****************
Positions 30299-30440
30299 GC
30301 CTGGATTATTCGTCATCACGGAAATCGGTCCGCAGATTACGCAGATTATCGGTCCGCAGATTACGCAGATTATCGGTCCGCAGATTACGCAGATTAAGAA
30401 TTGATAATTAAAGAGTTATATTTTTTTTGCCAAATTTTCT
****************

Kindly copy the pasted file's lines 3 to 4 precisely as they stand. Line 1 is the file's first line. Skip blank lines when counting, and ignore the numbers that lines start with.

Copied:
30301 CTGGATTATTCGTCATCACGGAAATCGGTCCGCAGATTACGCAGATTATCGGTCCGCAGATTACGCAGATTATCGGTCCGCAGATTACGCAGATTAAGAA
30401 TTGATAATTAAAGAGTTATATTTTTTTTGCCAAATTTTCT